[plt-scheme] The role of proper and improper lists?

From: Felix Klock's PLT scheme proxy (pltscheme at pnkfx.org)
Date: Fri Jan 25 09:55:55 EST 2008

On Jan 24, 2008, at 10:24 PM, Grant Rettke wrote:

> An improper list is *not* terminated with the empty list, a proper
> list is terminated:
> (cons 1 2)
> versus
> (cons 1 (cons 2 '()))
> Where/when/why does this matter?

As Marco mentioned, it matters when you want to use standard library  
functions that expect proper lists.

It also matters when you have lists of lists.

It is not too hard to hack up code that could deal with either of the  
two cases you list above.

But the real problem comes when you want to write code that processes a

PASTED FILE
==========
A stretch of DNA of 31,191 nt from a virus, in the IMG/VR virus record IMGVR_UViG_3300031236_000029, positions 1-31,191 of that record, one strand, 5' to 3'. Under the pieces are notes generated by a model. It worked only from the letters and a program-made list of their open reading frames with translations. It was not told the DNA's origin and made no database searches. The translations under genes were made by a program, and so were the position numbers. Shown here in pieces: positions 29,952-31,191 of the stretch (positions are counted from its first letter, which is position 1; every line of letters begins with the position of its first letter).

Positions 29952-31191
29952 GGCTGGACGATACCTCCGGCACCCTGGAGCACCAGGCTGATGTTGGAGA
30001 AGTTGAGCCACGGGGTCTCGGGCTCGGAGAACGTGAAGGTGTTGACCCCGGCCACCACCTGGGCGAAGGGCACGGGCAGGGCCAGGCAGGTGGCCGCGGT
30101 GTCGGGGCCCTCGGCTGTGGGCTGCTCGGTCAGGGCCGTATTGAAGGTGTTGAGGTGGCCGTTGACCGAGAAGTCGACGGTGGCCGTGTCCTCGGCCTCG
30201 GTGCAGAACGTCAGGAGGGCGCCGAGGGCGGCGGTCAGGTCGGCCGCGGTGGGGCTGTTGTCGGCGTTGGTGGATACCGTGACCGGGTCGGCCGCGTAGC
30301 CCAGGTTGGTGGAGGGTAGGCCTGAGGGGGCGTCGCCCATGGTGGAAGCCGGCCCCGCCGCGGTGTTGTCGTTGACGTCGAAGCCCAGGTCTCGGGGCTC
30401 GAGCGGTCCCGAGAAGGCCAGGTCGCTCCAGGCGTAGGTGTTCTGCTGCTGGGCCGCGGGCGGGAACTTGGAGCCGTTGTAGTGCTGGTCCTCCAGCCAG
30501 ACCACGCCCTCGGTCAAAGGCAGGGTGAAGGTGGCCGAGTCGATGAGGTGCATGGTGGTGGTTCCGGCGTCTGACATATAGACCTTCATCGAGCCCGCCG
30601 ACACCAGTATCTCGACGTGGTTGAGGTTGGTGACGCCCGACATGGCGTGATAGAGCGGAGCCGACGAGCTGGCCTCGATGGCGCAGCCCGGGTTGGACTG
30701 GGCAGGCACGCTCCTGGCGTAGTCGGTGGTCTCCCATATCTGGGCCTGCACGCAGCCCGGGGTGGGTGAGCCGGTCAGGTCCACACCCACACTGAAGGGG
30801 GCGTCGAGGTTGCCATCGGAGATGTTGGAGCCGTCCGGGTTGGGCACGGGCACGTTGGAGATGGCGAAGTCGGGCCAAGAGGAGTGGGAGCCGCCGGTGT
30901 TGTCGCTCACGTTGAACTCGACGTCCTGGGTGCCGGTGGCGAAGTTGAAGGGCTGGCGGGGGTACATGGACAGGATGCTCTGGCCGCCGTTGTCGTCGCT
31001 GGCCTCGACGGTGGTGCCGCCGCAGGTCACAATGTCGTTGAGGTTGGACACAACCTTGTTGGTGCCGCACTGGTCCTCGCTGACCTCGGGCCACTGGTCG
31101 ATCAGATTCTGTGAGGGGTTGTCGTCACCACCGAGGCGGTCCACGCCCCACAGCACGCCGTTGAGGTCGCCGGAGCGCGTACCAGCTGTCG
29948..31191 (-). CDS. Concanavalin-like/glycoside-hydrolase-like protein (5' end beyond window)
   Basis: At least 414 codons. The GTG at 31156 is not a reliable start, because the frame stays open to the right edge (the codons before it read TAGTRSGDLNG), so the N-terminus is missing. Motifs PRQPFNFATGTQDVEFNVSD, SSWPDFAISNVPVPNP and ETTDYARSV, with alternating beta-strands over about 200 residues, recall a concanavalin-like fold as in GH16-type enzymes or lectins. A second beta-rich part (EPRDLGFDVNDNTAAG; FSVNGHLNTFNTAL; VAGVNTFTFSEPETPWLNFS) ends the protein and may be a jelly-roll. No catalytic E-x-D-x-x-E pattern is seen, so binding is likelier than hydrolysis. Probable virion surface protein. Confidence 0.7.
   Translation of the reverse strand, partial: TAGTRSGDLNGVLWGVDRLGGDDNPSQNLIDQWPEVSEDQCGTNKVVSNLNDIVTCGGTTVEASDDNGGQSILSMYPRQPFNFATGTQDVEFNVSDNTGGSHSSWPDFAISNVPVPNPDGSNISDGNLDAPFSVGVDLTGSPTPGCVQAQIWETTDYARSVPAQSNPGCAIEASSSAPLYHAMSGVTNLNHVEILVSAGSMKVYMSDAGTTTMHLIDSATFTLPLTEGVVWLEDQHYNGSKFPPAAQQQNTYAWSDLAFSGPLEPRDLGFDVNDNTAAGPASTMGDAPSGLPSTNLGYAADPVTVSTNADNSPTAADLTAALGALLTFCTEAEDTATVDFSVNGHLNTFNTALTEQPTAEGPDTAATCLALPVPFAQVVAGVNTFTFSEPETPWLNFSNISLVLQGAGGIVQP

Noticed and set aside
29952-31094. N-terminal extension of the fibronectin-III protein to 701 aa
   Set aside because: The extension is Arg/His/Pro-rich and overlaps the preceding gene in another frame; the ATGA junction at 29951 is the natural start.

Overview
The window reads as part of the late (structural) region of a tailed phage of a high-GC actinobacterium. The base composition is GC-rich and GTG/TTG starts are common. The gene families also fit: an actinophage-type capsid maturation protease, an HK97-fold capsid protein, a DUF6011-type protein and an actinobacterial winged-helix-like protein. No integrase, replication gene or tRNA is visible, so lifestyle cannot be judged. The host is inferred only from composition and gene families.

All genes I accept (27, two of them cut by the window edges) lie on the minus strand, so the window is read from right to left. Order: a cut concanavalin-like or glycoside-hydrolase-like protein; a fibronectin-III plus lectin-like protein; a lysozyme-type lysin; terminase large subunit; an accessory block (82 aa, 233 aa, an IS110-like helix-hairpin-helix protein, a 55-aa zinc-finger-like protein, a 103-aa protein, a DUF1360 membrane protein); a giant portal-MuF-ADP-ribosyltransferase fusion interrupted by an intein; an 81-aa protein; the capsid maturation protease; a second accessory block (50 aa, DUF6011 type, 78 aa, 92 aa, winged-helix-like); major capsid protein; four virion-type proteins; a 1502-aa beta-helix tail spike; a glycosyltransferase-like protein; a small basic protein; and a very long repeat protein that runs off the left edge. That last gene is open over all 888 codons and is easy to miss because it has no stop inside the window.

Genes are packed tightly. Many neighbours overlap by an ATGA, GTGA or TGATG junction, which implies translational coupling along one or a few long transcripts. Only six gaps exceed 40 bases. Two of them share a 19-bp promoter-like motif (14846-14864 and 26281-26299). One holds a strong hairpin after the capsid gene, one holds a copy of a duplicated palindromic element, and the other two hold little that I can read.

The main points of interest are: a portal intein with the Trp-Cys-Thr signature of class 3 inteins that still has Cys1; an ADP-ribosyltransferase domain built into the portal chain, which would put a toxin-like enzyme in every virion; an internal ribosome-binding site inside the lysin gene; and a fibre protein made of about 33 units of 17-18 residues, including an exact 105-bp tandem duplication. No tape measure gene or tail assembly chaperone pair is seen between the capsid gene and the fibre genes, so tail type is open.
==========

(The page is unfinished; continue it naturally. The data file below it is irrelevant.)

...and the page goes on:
[Listof [Listof Integer]], like the following:

(cons (cons 1  (cons 2  (cons 3  (cons 4  '())))
  (cons (cons 5  (cons 6  (cons 7  (cons 8  '())))
   (cons (cons 9  (cons 10 (cons 11 (cons 12 '())))

Here, the distinction introduced by terminating the list properly with  
a '() is crucial, because we want to distinguish the three element  
list above (where each element is a four element list of integers)  
from the *six* element list below:

(cons (cons 1  (cons 2  (cons 3  (cons 4  '())))
  (cons (cons 5  (cons 6  (cons 7  (cons 8  '())))
   (cons 9
    (cons 10
     (cons 11
      (cons 12

This six element list is neither a [Listof Integer] nor a [Listof  
[Listof Integer]]; it is heterogeneous, which is not inherently wrong,  
but does set off alarm bells in my mind.


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